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W Martin
Greenhorn

Joined: Nov 12, 2003
Posts: 6
i'm just wondering....you know when you're 'finished' with an object you can set it to null to offer it up for garbage collection or whatever...is there any such action that can be performed on primitive data types? i guess they don't take up too many resources in any case but just wondering all the same.
Thanks
Will
Pradeep bhatt
Ranch Hand

Joined: Feb 27, 2002
Posts: 8904

primitive types are allocated on stack.. they die when the method returns.


Groovy
Dirk Schreckmann
Sheriff

Joined: Dec 10, 2001
Posts: 7023
i'm just wondering....you know when you're 'finished' with an object you can set it to null to offer it up for garbage collection or whatever...
Not exactly. Objects can not be "set to null", but you can change references to objects to refer to null. Then, if no living reference refers to some object (as they've perhaps all been told to refer to null), that object would be available for garbage collection.
is there any such action that can be performed on primitive data types? i guess they don't take up too many resources in any case but just wondering all the same.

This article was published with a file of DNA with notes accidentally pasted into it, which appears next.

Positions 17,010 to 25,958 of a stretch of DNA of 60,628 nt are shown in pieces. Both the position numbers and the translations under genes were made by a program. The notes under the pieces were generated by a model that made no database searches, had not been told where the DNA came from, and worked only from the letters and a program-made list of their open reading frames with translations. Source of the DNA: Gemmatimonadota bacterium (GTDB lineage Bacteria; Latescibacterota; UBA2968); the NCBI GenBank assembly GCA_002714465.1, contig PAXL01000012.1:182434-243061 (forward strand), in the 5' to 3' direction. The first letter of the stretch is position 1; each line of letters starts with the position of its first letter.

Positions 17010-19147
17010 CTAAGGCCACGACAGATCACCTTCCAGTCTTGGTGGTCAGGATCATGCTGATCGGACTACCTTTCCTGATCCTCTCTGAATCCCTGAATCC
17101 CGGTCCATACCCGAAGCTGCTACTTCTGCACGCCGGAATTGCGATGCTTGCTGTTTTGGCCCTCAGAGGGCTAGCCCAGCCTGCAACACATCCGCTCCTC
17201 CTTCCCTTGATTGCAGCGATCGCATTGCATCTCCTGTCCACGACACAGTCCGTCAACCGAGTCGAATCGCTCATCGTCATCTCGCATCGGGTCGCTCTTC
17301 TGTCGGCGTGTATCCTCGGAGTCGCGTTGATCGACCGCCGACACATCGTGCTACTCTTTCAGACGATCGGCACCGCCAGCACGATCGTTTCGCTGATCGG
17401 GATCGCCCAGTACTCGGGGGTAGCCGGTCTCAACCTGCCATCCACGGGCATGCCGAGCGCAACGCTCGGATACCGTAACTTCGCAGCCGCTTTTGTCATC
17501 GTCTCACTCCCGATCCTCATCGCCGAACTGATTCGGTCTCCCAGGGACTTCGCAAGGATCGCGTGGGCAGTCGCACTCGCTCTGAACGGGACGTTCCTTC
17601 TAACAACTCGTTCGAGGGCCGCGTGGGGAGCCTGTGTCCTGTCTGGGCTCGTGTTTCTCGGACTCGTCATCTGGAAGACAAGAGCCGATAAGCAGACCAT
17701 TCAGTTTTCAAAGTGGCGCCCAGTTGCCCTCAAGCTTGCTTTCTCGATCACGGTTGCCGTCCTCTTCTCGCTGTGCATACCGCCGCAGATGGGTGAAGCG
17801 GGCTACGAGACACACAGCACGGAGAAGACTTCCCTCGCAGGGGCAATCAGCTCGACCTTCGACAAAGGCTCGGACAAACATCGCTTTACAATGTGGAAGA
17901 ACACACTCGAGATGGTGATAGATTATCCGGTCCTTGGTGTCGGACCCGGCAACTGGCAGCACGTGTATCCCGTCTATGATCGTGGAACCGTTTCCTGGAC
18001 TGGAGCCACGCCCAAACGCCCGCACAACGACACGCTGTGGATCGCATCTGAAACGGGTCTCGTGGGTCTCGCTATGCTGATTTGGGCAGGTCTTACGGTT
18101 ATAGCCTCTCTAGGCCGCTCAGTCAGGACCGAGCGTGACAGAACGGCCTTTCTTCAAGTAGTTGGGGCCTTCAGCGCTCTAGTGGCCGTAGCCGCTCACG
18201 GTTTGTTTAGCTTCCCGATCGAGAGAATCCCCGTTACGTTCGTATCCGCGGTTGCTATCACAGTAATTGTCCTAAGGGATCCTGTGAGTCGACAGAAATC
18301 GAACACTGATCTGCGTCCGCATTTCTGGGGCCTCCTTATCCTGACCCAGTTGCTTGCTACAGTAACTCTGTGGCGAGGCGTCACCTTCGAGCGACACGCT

A primitive reference cannot be instructed to refer to null, as object references can. If a primitive reference exists, it always takes up the same amount of memory, no matter what value it holds.
primitive types are allocated on stack.. they die when the method returns.
Well, let's not forget about all those instance member variables and all those static member variables. They won't "die" until their associated object instance died, or in the case of static variables, until the class were unloaded from memory, which I believe only happens when the JVM terminates.


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W Martin
Greenhorn

Joined: Nov 12, 2003
Posts: 6
okay, thanks for clearing that up
 
It is sorta covered in the JavaRanch Style Guide.
 
subject: null
 
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